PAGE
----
Friday, December 6, 2013

Interview with Author Brock W.B. Clayards (thriller author)


How/why did you start to write?

I have always been a story teller. Even as a little boy I would recount events in the neighborhood as they inspired or impressed me. This occasionally had a down side as my parents tended to take these reports with a grain of salt. One incident in particular stands out. My parents refused to come to the top window in our house for a look see, at one of the biggest building fires in Dartmouth where we lived at the time. Not until the sounds of approaching fire sirens were evident was I able to convince them.
It was a natural progression for me to commit my stories to paper.

How did you become an author?

I was bored one rainy Sunday afternoon in Port Alberni. My wife was using the internet computer for school work so I sat down at our stand alone keyboard and began recounting an event that had occurred early in my police career. One paragraph led to another and soon I was hooked writing my first novel.

What was your first published piece?

Pacific Flyways was my first novel. It is a thriller set on the north end of Vancouver Island involving a plan to infect migrating wildfowl with a deadly strain of the H1N5 virus, Avian Flu.

Where was it published?

The novel is published as an e book and is available through Amazon or Smashwords.com

How long ago?

It hit the either last September 2012.

What did you do before embarking on your writing career? Was it an asset to your writing? How?

 I was a member of the RCM Police. Included in my varied service was a stint with their counter terrorism section, Middle Eastern division. I spent several years in Ottawa chasing agents from Sadam Hussein’s Iraqi secret police operating in Canada under diplomatic cover. This combined with several years of small town policing on Vancouver Island helped inspire my book.

What inspires you?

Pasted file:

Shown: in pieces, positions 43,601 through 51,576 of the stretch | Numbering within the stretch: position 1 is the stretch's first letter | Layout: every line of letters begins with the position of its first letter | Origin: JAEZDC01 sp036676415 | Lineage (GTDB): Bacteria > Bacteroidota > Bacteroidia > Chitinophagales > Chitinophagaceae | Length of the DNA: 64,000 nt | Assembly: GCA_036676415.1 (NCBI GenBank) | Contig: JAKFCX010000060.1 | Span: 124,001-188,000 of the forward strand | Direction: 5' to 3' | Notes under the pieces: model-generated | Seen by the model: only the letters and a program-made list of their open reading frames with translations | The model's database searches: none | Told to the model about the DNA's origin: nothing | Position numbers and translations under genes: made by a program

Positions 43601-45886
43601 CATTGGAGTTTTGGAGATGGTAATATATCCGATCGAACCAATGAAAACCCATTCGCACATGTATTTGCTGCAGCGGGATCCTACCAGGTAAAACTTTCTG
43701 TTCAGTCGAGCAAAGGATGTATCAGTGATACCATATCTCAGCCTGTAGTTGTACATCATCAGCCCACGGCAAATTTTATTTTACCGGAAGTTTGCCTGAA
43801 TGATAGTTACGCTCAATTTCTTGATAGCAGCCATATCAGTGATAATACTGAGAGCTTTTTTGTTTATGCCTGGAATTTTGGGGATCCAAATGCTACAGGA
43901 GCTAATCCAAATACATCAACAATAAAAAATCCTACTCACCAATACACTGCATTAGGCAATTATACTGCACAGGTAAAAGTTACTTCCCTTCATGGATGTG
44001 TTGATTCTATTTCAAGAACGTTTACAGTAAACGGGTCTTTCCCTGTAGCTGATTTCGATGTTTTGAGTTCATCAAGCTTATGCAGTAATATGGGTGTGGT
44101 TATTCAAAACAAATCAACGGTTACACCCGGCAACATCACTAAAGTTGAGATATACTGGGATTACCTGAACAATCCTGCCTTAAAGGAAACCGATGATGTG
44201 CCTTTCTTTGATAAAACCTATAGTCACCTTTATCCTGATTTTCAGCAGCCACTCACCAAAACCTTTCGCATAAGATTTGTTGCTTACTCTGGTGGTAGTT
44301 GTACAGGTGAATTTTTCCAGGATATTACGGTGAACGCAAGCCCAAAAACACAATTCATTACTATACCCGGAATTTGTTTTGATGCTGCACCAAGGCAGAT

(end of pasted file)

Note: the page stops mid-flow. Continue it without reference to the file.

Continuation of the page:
I love detail and research. My formal training is as a historian so I guess this comes from hours of working on essays in university. The trick is to write about things in such a way that my readers will catch the bug. 

Please share one of your successful author platform building techniques.

I have arranged a book reading in conjunction with a popular local musician. The two of us did our thing and shared venue, costs and benefits. He was glad of the audience and shared expenses while I was glad of his notoriety to pull in a crowd.
 
Parting words

 My next book, Chasing the Dragon’s Tail, is a historical thriller set in Victoria at the start of the Great War. It is an adventure transporting the reader from the gritting brick enclaves of Victoria’s Chinatown, to the Sea of Cortez and back. Redvers Duncan, a Victoria City constable, battles drug tongs and German spies. He is faced with rescuing his beloved Wynn, a feisty school teacher, while trying to thwart an Irish Nationalist/German plot to sink the Canadian battle cruiser HMCS Rainbow.  The book should be available in the New Year from Diamond River Books in both E book and traditional hard copy.



Book Description (from Amazon)
'Every year thousands of migrating birds fill the skies of North America. This year a madman plans to infect them with a deadly strain of the avain flue, turning them into flying time bombs...and you thought The Birds was scary.
RCMP Constable Grayden Swift and Federal Fisheries Officer Janice Mason, rookies in their respective careers, confront terrorists, thieves, and romantic complications in the small town of Pasquin Cove. Pacific Flyways is a tale of action, sex, and intrigue in one of the most beautifully rugged areas of North America; the Broughton Archipelago.

3 comments:

Leanne Dyck said...

Thank you for being the featured guest author today, Brock. It was very interesting reading about your author journey and your books.

Laurie Buchanan said...

What a clever author platform-building technique!

brockclayards.com said...

Thank you Leanne, the pleasure was all mine. This was a wonderful opportunity to tap another board onto my platform.

Laurie... thank you for reading my post. The idea actually came from the musician, but I jumped at the chance.